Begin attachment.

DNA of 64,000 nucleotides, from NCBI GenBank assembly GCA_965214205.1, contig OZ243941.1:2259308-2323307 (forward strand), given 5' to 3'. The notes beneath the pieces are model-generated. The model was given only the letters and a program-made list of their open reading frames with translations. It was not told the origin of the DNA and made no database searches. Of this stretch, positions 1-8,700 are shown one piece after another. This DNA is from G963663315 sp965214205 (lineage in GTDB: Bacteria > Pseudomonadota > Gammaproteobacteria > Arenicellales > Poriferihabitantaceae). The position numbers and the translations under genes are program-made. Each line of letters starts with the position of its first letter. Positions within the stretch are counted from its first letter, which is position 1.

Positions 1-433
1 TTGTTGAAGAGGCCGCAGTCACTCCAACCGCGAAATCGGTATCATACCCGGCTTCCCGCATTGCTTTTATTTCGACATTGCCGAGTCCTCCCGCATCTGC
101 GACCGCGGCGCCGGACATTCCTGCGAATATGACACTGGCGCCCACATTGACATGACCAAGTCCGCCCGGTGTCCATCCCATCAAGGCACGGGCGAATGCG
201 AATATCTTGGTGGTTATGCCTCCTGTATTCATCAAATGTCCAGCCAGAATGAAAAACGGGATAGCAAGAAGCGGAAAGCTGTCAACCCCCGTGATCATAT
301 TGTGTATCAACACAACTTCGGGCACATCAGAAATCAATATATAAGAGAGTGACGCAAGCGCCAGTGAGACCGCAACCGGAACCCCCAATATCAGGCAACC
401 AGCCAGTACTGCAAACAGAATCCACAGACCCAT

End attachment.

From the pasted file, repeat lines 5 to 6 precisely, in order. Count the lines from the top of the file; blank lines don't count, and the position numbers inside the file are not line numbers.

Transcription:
201 AATATCTTGGTGGTTATGCCTCCTGTATTCATCAAATGTCCAGCCAGAATGAAAAACGGGATAGCAAGAAGCGGAAAGCTGTCAACCCCCGTGATCATAT
301 TGTGTATCAACACAACTTCGGGCACATCAGAAATCAATATATAAGAGAGTGACGCAAGCGCCAGTGAGACCGCAACCGGAACCCCCAATATCAGGCAACC